Tuesday, August 22, 2017
Greetings, Legion of Dragon Knuckle.
Big news. Amazon has allowed us to create a store page for our Dragon Knuckle brand. We put together our best pictures and videos. It went live today.
Check it out.
We know the best way to convince people that our gloves are the best is to just reach into the fire. Yet Amazon does not allow most retailers to use anything other than images and text on their product pages. We're so glad to be able to grab handfuls of coals and show our audience.
So remember: the word is like butter so spread the word. Our fans are the best. We see so many happy Dragon Knuckle owners on Instagram cooking and hooking up their families and friends. Follow us as DragonKnuckle_Jana and DragonKnuckle_David.
Keep it up and thank you.
Thursday, June 29, 2017
Just after we posted Woodrow's BBQ rub and sauce, he passed us some more cooking advice. Some is shoulder specific and some is about life in general. I considered adding it to the first post, but it has enough gold to stand on its own.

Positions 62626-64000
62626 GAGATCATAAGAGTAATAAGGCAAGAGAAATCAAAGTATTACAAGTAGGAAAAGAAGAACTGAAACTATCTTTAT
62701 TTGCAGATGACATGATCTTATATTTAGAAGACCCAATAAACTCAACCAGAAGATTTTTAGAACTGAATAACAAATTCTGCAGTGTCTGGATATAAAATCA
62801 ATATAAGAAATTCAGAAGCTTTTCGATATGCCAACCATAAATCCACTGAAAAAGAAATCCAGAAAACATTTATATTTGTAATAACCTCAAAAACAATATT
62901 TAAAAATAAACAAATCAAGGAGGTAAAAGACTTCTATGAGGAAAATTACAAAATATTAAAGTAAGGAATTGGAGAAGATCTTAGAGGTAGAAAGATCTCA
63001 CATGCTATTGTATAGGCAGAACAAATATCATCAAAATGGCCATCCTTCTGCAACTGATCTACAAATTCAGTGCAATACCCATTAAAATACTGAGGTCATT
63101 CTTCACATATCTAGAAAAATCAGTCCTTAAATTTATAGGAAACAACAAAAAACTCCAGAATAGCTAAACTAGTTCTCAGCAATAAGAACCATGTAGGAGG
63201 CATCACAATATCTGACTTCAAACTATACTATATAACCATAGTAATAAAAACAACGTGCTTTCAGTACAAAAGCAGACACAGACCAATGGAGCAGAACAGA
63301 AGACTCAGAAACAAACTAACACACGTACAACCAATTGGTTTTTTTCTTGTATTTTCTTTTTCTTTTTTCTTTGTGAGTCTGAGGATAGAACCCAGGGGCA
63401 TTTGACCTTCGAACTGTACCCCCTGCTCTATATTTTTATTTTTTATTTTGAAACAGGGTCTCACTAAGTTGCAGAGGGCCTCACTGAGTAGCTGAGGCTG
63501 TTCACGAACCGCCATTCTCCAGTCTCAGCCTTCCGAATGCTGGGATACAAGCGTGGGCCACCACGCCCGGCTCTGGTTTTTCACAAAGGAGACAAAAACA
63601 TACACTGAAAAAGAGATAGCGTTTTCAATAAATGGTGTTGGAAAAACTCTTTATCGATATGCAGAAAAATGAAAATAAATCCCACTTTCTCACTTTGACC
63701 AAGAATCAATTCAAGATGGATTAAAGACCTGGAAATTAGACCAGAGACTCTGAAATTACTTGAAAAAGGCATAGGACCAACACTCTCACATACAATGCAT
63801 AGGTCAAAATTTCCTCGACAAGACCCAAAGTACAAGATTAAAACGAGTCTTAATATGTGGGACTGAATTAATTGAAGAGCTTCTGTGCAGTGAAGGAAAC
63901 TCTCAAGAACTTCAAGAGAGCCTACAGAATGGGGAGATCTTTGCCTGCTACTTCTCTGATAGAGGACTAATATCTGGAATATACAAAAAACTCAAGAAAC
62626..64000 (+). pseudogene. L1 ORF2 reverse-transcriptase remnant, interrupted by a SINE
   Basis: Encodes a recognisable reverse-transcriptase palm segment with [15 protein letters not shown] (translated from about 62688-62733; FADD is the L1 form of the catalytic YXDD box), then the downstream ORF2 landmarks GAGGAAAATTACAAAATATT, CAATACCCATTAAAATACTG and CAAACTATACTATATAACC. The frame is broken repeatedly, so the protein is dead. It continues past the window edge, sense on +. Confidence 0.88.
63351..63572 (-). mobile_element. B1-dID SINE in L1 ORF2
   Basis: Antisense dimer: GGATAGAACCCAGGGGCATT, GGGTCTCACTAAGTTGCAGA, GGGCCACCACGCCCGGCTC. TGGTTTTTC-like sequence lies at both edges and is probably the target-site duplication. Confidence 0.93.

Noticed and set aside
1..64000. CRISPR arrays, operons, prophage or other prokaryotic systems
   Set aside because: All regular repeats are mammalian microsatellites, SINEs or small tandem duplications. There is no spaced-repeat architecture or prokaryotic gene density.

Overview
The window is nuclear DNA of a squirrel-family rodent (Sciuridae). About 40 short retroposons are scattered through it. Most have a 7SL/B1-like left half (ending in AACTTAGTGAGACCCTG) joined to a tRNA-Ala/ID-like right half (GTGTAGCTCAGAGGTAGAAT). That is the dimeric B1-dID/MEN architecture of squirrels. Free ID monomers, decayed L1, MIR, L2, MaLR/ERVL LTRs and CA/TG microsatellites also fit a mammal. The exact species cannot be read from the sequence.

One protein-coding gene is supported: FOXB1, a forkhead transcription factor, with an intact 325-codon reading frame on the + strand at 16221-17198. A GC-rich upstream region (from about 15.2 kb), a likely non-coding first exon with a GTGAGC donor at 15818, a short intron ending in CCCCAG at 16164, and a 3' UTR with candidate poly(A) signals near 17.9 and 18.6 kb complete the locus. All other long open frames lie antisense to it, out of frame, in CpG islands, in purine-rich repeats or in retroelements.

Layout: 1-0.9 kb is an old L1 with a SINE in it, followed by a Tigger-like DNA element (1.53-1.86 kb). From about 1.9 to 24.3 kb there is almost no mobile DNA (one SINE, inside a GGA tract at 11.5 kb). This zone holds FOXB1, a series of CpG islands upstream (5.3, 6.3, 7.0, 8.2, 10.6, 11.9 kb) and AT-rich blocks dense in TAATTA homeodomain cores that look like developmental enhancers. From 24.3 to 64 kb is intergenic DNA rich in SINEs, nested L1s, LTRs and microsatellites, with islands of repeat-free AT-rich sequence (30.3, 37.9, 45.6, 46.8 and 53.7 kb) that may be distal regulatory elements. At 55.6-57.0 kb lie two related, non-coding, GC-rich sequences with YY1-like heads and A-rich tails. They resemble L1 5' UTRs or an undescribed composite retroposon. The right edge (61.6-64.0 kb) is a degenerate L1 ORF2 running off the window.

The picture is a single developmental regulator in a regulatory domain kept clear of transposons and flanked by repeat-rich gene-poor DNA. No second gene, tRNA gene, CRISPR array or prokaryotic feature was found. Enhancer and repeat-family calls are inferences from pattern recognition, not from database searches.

Remember to follow @bits.bytes.brews on Instagram.
Put this on your grill and smoke it:
Here are a few tips that have helped me or still do to this day.
- Don't EVER get discouraged. It may seem like all is lost; but never give up. The last thing you want to do (especially as a beginning Pit-master) is compare your cooks to that of the folks you see on TV or in competitions you go to. More than likely they have many years of experience under their belts... But don't fret! With perseverance you can get there!
- THE STALL IS REAL! Don't let that dumb hunk of meat let you believe that it's done when it stays at 160 degrees for an hour or so and doesn't move. Kinda like how an athlete sweats to cool him or herself off; the meat does the same thing. As it cooks, it sweats and as it sweats, it cools (not so much as dropping temp, but as not climbing any higher. Just keep your pit at a steady temp and wait till it hits that magic 203 degrees.
- Branching off on the last tip. BE PATIENT! Good 'Que can't be rushed... They call it 'Low and Slow' for a reason.
- If you're going to inject your Pork Shoulder; be careful on what you use. If you go to say a major chain store and buy your meat there - more than likely it's going to me injected with a salt solution already. If that's the case inject it with 4 parts apple juice, 2 parts apple cider vinegar, and one part whiskey (You need to try it. Whiskey adds such an outstanding flavor... especially when you smoke with maple or oak).